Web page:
The imaging of Samoa in illustrated magazines and serial encyclopaedias in the early-20th Century
Quanchi, Max (2006) The imaging of Samoa in illustrated magazines and serial encyclopaedias in the early-20th Century. The Journal of Pacific History, 41(2), pp. 207-217.
Drawing on English language sources and material relating to the colonial administrations of Western Samoa (now Samoa) and American Samoa, this examination of photographically illustrated serial encyclopaedias and magazines proposes an alternative historical analysis of the colonial imaging of Samoa, the most extensively covered field in Oceanic photographic studies. Though photographs published between 1890s and World War II were often `recycled', without acknowledging the fact that they were taken much earlier, and despite claims in the text of illustrated publications of an unchanged, enduring, archaic tradition in Samoa, the amazing variety of photographic content often offered contradictory evidence, depicting a modern, adaptive and progressive Samoa. Contrary to orthodox historical analysis, the images of Samoa in illustrated magazines and encyclopaedias were not limited to a small repetitive gallery of partially clothed women and costumed chiefs; and the ways in which readers understood Samoa from photographs and text raises questions still to be explored.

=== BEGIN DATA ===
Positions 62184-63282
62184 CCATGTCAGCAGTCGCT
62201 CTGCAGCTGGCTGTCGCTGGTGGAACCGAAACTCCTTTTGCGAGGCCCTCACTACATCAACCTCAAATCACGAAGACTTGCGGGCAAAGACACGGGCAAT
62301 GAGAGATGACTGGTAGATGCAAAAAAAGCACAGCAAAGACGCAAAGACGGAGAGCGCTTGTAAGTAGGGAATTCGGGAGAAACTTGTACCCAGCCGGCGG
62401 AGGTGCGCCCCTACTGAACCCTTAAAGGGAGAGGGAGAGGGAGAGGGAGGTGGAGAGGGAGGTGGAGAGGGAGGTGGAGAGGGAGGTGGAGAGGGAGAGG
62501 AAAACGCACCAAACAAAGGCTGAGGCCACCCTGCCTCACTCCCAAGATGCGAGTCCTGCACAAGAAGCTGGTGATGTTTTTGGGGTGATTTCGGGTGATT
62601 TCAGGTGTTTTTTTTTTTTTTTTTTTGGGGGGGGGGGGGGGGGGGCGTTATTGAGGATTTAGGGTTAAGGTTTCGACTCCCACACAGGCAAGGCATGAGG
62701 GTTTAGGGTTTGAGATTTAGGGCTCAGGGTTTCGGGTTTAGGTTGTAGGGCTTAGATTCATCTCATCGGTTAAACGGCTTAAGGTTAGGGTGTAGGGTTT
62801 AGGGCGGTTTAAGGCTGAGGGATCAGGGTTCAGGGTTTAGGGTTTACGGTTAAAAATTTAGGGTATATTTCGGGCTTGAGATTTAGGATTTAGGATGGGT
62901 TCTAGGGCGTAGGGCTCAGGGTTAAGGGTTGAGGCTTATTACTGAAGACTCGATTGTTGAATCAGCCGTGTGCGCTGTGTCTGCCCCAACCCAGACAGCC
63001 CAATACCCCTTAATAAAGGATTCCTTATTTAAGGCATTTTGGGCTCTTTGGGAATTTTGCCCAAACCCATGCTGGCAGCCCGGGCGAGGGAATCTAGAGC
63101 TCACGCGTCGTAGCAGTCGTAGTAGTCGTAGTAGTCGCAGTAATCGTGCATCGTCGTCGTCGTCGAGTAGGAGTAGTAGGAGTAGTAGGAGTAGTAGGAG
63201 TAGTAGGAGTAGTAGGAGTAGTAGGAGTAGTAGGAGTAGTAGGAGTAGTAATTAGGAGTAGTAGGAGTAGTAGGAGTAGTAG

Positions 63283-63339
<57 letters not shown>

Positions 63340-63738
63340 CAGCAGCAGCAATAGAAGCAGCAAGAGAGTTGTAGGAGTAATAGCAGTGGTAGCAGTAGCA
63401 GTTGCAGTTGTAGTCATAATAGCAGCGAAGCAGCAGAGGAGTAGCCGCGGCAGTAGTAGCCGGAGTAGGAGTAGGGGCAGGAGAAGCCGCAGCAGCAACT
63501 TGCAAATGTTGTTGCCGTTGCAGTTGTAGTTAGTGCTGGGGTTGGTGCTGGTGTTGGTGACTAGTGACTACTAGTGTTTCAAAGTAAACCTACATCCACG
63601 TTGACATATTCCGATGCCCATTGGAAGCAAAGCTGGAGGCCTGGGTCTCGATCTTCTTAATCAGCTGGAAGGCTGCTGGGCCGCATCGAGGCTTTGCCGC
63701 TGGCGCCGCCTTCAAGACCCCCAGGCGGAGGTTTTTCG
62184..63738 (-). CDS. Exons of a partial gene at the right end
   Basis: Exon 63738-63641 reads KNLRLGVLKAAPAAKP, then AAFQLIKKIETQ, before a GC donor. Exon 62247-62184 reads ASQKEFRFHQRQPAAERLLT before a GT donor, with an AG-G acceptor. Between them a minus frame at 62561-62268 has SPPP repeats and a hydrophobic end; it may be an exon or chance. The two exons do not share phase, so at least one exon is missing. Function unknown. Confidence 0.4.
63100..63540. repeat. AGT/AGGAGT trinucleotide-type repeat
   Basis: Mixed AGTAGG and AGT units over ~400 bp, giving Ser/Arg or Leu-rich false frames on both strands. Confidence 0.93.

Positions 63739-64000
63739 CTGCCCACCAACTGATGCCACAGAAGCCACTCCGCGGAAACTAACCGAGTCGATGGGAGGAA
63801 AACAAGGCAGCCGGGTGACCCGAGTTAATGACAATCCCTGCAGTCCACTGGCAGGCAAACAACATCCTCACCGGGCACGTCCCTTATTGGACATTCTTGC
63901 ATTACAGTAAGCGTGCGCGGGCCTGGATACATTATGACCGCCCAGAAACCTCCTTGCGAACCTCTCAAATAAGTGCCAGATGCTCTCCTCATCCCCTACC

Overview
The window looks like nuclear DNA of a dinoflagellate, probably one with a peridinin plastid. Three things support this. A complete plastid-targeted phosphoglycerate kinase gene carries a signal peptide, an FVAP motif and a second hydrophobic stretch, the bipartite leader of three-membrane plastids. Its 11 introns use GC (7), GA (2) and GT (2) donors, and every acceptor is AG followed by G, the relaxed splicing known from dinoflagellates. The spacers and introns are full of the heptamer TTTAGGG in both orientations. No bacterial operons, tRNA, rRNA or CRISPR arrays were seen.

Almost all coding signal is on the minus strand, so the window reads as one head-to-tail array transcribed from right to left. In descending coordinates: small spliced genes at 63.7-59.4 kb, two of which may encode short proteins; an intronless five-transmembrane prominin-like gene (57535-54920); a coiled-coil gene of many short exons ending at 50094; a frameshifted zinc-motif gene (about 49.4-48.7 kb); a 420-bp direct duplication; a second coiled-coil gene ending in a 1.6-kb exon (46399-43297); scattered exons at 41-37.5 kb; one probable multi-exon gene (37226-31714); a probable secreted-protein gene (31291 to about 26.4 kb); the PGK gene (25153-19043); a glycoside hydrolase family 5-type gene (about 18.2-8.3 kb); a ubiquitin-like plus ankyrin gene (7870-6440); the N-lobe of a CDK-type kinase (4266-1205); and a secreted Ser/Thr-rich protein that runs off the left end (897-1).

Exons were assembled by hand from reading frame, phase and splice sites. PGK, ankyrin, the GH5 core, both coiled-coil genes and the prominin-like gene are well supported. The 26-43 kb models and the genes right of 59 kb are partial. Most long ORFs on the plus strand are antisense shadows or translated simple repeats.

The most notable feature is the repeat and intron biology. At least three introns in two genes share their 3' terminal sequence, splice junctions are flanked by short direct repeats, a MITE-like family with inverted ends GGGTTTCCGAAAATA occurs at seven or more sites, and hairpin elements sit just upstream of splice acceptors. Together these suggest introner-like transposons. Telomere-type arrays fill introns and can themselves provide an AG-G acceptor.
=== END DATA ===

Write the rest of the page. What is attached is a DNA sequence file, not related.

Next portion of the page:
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|Item Type:||Journal Article|
|Divisions:||Past > QUT Faculties & Divisions > QUT Carseldine - Humanities & Human Services|
|Copyright Owner:||Copyright 2006 Taylor and Francis|
|Copyright Statement:||First published in The Journal of Pacific History, Volume 41, Issue 2 September 2006 , pages 207 - 217|
|Deposited On:||31 Oct 2007|
|Last Modified:||29 Feb 2012 23:27|
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